Why are movies with conservative views always wrapped up in fantasy?  Lord of the Rings, Batman, Incredible Hulk etc.  If any of this sounds familiar it's because Andrew Klavan's famous, "controversial" column from the Wall Street Journal already tackled this issue - but with better skill and clarity than I could ever hope to write.  Because it's been archived, here it is in it's entirety:
A cry for help goes out from a city beleaguered by violence and fear: A beam of light flashed into the night sky, the dark symbol of a bat projected onto the surface of the racing clouds . . .

Oh, wait a minute. That's not a bat, actually. In fact, when you trace the outline with your finger, it looks kind of like . . . a "W."

There seems to me no question that the Batman film "The Dark Knight," currently breaking every box office record in history, is at some level a paean of praise to the fortitude and moral courage that has been shown by George W. Bush in this time of terror and war. Like W, Batman is vilified and despised for confronting terrorists in the only terms they understand. Like W, Batman sometimes has to push the boundaries of civil rights to deal with an emergency, certain that he will re-establish those boundaries when the emergency is past.

And like W, Batman understands that there is no moral equivalence between a free society -- in which people sometimes make the wrong choices -- and a criminal sect bent on destruction. The former must be cherished even in its moments of folly; the latter must be hounded to the gates of Hell.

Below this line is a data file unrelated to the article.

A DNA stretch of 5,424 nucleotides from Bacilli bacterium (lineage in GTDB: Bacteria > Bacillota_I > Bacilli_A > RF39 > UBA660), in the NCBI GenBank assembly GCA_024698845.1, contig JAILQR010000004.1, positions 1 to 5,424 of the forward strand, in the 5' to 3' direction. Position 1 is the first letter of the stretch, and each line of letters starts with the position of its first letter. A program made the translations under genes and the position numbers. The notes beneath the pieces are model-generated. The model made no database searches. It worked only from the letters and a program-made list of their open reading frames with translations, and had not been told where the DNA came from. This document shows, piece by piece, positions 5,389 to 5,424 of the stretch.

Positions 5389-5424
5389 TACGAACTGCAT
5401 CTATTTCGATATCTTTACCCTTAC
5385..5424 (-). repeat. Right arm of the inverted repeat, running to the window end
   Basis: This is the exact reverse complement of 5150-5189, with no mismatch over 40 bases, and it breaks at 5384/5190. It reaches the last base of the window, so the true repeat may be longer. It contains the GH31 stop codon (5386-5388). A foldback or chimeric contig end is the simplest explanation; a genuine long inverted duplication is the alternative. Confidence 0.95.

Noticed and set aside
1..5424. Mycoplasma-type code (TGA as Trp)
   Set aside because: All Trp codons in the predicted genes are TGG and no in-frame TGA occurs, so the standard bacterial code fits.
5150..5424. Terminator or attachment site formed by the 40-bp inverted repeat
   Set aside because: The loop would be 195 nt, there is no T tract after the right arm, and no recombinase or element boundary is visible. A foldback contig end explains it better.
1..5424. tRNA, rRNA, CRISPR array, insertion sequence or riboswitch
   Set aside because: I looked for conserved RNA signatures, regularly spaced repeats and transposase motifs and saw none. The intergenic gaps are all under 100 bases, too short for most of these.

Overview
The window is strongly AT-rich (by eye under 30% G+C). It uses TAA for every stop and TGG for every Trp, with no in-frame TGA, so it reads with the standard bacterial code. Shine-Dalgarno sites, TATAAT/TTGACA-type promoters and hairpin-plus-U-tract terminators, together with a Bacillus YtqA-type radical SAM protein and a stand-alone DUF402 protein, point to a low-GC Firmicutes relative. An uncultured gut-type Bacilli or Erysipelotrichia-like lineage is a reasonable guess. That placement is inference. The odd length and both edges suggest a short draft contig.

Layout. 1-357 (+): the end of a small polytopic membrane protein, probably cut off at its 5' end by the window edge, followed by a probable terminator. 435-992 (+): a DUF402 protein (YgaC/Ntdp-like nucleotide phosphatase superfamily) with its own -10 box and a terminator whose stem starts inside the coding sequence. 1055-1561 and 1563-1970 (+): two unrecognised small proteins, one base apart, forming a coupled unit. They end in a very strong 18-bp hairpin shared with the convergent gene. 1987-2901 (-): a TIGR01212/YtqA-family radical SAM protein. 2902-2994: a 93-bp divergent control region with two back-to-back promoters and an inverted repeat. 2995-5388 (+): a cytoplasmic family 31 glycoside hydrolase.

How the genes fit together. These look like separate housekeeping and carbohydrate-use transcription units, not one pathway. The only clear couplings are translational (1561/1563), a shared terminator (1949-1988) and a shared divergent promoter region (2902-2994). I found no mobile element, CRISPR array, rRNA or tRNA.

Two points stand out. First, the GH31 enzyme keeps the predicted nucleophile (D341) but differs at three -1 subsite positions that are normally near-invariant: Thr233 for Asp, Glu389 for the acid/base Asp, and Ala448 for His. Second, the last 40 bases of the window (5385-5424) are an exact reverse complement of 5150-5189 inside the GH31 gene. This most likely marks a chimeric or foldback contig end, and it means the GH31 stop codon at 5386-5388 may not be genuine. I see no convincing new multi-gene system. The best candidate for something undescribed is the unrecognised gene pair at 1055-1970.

"The Dark Knight," then, is a conservative movie about the war on terror. And like another such film, last year's "300," "The Dark Knight" is making a fortune depicting the values and necessities that the Bush administration cannot seem to articulate for beans.

Conversely, time after time, left-wing films about the war on terror -- films like "In The Valley of Elah," "Rendition" and "Redacted" -- which preach moral equivalence and advocate surrender, that disrespect the military and their mission, that seem unable to distinguish the difference between America and Islamo-fascism, have bombed more spectacularly than Operation Shock and Awe.